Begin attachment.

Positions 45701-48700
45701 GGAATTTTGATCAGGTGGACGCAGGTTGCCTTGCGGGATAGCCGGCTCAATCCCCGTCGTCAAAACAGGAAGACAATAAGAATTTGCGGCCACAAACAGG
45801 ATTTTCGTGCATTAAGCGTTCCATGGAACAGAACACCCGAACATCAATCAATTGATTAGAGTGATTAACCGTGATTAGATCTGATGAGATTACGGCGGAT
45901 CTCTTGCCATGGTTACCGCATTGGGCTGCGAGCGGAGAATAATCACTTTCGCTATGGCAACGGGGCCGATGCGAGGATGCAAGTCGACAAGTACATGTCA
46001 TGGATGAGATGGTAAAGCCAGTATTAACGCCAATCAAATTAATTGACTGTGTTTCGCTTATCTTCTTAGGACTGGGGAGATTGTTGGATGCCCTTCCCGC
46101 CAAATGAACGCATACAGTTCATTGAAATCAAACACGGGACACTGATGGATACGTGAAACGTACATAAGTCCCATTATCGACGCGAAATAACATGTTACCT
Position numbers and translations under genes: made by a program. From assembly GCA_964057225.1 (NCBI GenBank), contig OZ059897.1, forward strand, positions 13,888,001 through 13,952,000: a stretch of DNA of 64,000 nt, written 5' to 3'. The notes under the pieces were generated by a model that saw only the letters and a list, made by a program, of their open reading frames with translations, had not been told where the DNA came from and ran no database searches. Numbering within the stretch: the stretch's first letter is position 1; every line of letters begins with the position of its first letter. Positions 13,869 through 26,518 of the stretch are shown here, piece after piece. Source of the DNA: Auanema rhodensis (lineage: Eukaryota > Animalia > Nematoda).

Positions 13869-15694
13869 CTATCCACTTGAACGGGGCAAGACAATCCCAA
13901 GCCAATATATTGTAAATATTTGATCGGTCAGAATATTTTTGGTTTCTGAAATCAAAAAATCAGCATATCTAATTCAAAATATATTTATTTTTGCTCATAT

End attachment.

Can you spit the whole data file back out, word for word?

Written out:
Positions 45701-48700
45701 GGAATTTTGATCAGGTGGACGCAGGTTGCCTTGCGGGATAGCCGGCTCAATCCCCGTCGTCAAAACAGGAAGACAATAAGAATTTGCGGCCACAAACAGG
45801 ATTTTCGTGCATTAAGCGTTCCATGGAACAGAACACCCGAACATCAATCAATTGATTAGAGTGATTAACCGTGATTAGATCTGATGAGATTACGGCGGAT
45901 CTCTTGCCATGGTTACCGCATTGGGCTGCGAGCGGAGAATAATCACTTTCGCTATGGCAACGGGGCCGATGCGAGGATGCAAGTCGACAAGTACATGTCA
46001 TGGATGAGATGGTAAAGCCAGTATTAACGCCAATCAAATTAATTGACTGTGTTTCGCTTATCTTCTTAGGACTGGGGAGATTGTTGGATGCCCTTCCCGC
46101 CAAATGAACGCATACAGTTCATTGAAATCAAACACGGGACACTGATGGATACGTGAAACGTACATAAGTCCCATTATCGACGCGAAATAACATGTTACCT
Position numbers and translations under genes: made by a program. From assembly GCA_964057225.1 (NCBI GenBank), contig OZ059897.1, forward strand, positions 13,888,001 through 13,952,000: a stretch of DNA of 64,000 nt, written 5' to 3'. The notes under the pieces were generated by a model that saw only the letters and a list, made by a program, of their open reading frames with translations, had not been told where the DNA came from and ran no database searches. Numbering within the stretch: the stretch's first letter is position 1; every line of letters begins with the position of its first letter. Positions 13,869 through 26,518 of the stretch are shown here, piece after piece. Source of the DNA: Auanema rhodensis (lineage: Eukaryota > Animalia > Nematoda).

Positions 13869-15694
13869 CTATCCACTTGAACGGGGCAAGACAATCCCAA
13901 GCCAATATATTGTAAATATTTGATCGGTCAGAATATTTTTGGTTTCTGAAATCAAAAAATCAGCATATCTAATTCAAAATATATTTATTTTTGCTCATAT